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73 F.

3d 331

UNITED STATES of America, Plaintiff-Appellee,

James Glenn ORTON, Defendant-Appellant.
No. 94-6708.

United States Court of Appeals,

Eleventh Circuit.
Jan. 23, 1996.

William A. Short, Jr., Bessemer, AL, for appellant.

Michael V. Rasmussen, Asst. U.S. Attorney, Walter E. Braswell, U.S.
Attorney, Birmingham, AL, for appellee.
Appeal from the United States District Court for the Northern District of
Before HATCHETT, DUBINA and BLACK, Circuit Judges.
BLACK, Circuit Judge:

James Glenn Orton pled guilty to four counts of wire fraud, in violation of 18
U.S.C. Sec. 1343, and three counts of mail fraud, in violation of 18 U.S.C. Sec.
1341. He was sentenced to 33 months' incarceration to be followed by 3 years'
supervised release. He appeals his sentence, objecting to the way the district
court calculated the amount of the loss used to determine the offense level
enhancement pursuant to U.S.S.G. Sec. 2F1.1(b)(1).1 This appeal raises the
issue of how "loss" should be determined under Sec. 2F1.1 for cases involving
a "Ponzi" or pyramid scheme,2 where a defendant has partially repaid
fraudulently obtained funds before discovery of the scheme. We hold that a
sentencing court, in determining the amount of loss caused by a Ponzi scheme,
must estimate the actual, attempted, or intended loss and that the estimated loss
must be reasonably based on the information available to the court.


Orton was an employee of BP Oil Company (BP Oil). When he fell behind in
making payments on the American Express account provided to him by the
company, he instigated a Ponzi scheme to make money. He began the scheme
in early 1988 and continued it until March 1993, well after the time he left BP
Oil in September 1988.

Orton told friends, relatives, and acquaintances that, as an employee of BP Oil,

he could invest in an incentive program BP Oil had for its executives. He
further told them that the investments would mature in a few months and would
yield a high rate of return. He persuaded 44 victims to purchase investment
"units." As part of the scheme, Orton used money "invested" by later victims to
pay "interest" to earlier victims, providing the successful image necessary to
entice new victims and to encourage additional "investments" by other victims.
Orton was not an executive of BP Oil; BP Oil did not have an executive
investment program; and Orton did not use the money to make investments.
The scheme ended in 1993 when the FBI, following an initial investigation,
obtained a warrant and searched Orton's residence and business.

The total amount Orton received from all victims was $525,865.66. The total
amount he returned to the victims was $242,513.65. The net amount lost by all
victims was, therefore, $283,352.01, which was also the total amount gained by
Orton. Only 12 of Orton's victims received back more money than they
invested. The total amount lost by the other victims, those who suffered
individual net losses, was $391,540.01.3

A Presentence Investigation report (PSI) was prepared, and sentencing hearings

were held on June 23, 1994, and July 21, 1994. For Orton's violation of 18
U.S.C. Secs. 1343 and 1341, the PSI found a Base Offense Level of 6 pursuant
to U.S.S.G. Sec. 2F1.1(a) (Fraud and Deceit). The PSI recommended that the
offense level be enhanced: (1) by 9 levels pursuant to Sec. 2F1.1(b)(1)(J) for an
offense involving a loss of more than $350,000; (2) by 2 levels pursuant to Sec.
2F1.1(b)(2)(A) and (B) for an offense involving more than minimal planning
and more than one victim; and (3) by 2 levels pursuant to Sec. 3A1.1 for an
offense involving a vulnerable victim. The PSI also recommended that the
offense level be reduced by 3 levels pursuant to Sec. 3E1.1(b) for acceptance of
responsibility. Prior to the sentencing hearing, Orton filed objections to the PSI.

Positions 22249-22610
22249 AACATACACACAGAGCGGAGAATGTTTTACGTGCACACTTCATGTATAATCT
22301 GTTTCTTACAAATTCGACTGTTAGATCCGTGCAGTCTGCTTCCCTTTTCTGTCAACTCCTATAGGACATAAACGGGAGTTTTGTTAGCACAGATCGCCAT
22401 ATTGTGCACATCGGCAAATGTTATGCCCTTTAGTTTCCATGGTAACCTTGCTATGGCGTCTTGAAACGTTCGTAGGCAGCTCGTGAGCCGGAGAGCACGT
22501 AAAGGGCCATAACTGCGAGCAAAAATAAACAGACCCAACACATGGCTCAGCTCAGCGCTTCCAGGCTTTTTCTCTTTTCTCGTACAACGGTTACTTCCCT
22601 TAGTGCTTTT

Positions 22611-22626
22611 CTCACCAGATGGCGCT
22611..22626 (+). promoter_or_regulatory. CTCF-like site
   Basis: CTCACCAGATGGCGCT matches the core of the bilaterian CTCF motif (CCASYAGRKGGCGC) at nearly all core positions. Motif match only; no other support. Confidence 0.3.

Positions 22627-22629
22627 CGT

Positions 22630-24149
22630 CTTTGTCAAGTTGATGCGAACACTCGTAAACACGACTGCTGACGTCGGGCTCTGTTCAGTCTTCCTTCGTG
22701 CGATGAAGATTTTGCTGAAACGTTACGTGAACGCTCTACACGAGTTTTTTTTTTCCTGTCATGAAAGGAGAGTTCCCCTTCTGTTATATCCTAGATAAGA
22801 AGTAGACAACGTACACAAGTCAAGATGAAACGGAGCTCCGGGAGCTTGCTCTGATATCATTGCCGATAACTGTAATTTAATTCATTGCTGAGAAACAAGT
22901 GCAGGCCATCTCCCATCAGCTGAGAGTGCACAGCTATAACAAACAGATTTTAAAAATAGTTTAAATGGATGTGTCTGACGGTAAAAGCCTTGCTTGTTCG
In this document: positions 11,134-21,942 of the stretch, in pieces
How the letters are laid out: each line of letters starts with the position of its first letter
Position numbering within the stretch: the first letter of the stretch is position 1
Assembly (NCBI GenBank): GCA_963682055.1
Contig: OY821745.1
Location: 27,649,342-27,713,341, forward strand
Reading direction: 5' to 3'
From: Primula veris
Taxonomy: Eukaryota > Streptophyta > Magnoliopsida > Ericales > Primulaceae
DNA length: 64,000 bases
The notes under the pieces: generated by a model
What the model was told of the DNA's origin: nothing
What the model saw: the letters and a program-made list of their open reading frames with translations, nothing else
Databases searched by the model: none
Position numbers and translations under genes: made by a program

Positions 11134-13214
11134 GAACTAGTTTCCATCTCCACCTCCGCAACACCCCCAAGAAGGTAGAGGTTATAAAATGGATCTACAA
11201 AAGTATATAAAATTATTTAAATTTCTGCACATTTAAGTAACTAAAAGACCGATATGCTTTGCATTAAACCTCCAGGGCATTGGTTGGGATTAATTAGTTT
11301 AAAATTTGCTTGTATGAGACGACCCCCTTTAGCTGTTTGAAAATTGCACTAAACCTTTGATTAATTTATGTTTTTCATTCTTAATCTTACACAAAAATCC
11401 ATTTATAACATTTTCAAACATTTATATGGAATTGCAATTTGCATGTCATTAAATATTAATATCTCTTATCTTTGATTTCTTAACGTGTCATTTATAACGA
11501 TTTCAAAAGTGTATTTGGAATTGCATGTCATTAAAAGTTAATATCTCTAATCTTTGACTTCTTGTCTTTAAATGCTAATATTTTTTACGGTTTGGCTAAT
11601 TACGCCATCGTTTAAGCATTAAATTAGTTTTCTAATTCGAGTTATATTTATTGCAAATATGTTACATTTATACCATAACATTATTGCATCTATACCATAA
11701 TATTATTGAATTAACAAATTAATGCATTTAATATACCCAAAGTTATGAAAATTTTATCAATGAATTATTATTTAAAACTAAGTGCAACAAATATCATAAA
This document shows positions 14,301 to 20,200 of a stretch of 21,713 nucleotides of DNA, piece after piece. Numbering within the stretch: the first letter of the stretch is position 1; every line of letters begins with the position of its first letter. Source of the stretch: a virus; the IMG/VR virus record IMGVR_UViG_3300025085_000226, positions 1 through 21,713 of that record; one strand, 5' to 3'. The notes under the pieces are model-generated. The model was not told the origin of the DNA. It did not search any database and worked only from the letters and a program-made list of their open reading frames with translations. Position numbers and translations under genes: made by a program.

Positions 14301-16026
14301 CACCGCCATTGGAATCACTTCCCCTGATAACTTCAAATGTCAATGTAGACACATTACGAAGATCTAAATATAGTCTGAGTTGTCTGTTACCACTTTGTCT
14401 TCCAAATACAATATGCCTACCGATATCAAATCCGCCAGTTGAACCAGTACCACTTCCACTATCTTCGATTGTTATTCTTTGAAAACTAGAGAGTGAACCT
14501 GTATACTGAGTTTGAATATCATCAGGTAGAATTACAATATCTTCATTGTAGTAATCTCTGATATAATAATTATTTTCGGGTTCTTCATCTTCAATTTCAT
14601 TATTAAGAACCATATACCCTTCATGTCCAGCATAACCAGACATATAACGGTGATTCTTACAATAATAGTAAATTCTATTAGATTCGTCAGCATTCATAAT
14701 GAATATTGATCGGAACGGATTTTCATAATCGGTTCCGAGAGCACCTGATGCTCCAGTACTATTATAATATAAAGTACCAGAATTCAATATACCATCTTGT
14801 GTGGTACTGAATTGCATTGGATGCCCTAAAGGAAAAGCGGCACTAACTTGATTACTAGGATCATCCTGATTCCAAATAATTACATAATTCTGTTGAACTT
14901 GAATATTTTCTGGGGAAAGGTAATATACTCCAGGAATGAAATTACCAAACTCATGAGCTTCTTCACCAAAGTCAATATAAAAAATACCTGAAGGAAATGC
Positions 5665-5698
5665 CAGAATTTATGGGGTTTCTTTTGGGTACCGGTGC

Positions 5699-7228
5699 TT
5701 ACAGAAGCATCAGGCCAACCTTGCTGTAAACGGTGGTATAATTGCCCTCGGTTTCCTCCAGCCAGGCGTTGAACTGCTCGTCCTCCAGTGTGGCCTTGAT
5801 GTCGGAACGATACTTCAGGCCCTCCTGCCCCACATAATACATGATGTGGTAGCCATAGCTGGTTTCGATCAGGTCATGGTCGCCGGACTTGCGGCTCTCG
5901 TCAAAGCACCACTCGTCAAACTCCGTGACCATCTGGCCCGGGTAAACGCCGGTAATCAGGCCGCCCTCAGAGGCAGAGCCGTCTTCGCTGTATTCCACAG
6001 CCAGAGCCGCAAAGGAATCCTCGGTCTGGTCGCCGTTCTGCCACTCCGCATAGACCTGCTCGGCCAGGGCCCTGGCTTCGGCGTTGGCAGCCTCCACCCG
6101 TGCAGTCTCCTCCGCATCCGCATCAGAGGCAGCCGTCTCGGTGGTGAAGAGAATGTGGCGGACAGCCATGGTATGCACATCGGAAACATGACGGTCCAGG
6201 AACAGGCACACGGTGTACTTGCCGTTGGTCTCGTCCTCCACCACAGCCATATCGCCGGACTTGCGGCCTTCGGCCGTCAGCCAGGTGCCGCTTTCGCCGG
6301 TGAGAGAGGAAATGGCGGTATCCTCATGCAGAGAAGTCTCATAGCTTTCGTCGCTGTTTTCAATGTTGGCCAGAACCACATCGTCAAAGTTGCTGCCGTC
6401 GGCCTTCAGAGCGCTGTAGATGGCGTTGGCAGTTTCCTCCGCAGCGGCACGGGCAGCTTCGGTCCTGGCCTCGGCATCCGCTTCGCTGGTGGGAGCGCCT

At the sentencing hearing, the court, finding that Orton used his specialized
knowledge of the oil business to entice victims, enhanced the offense level by 2
levels pursuant to Sec. 3B1.3 for use of a special skill to facilitate the offense.
Otherwise, the court adopted the recommendations in the PSI.


Section 2F1.1(b)(1) of the Sentencing Guidelines requires that the offense level
for an offense involving fraud or deceit be enhanced if the loss exceeded $2,000
and specifies the appropriate enhancement based on the amount of loss.
U.S.S.G. Sec. 2F1.1(b)(1). Application Note 7 defines "loss" as "the value of
the money, property, or services unlawfully taken" and indicates how loss
should be calculated for certain types of fraud. Id. at comment. (n. 7). It does
not, however, suggest a method for calculating loss in a Ponzi scheme where
part of the scheme itself is to pay "interest" to early victims from the money
"invested" by later victims in order to create the illusion of a successful
investment program.

As a general matter, Sec. 2F1.1 applies to a wide variety of fraud cases.

U.S.S.G. Sec. 2F1.1, comment. (backg'd). The Sentencing Guidelines make
clear that "loss" under Sec. 2F1.1(b) is a specific offense characteristic intended
to measure the actual, attempted, or intended harm of the offense. Id. Sec.
1B1.3, comment. (n. 5); Id. Sec. 2F1.1, comment. (n. 7). This measure of harm
focuses on the victim's loss. See United States v. Wilson, 993 F.2d 214, 217
(11th Cir.1993) ("victim's direct loss" is a primary determinant of the
appropriate sentence under Sec. 2F1.1).

When considering the loss or harm caused by the fraudulent conduct, the
sentencing court must make a reasonable estimate, given the available
information. U.S.S.G. Sec. 2F1.1, comment. (n. 8). Fraudulent schemes,
however, come in various forms, and we must consider the nature of the
scheme in determining what method is to be used to calculate the harm caused
or intended.4 With these general considerations in mind, we proceed to consider
the Ponzi scheme in the case sub judice.

If one were to set out the different types of fraud, at one end of the scale would
be theft-like fraud where the perpetrator intends to keep the entire amount
fraudulently obtained.5 On the other end of the scale would be contract fraud
where the perpetrator, while fraudulently obtaining the contract, intends to
perform the contract and to cause no loss to the victim. See generally United
States v. Kopp, 951 F.2d 521, 529 (3d Cir.1991) (discussing intents involved in
different frauds). A Ponzi scheme falls somewhere in between. While the
perpetrator fraudulently obtains the full amount of the "investment," he or she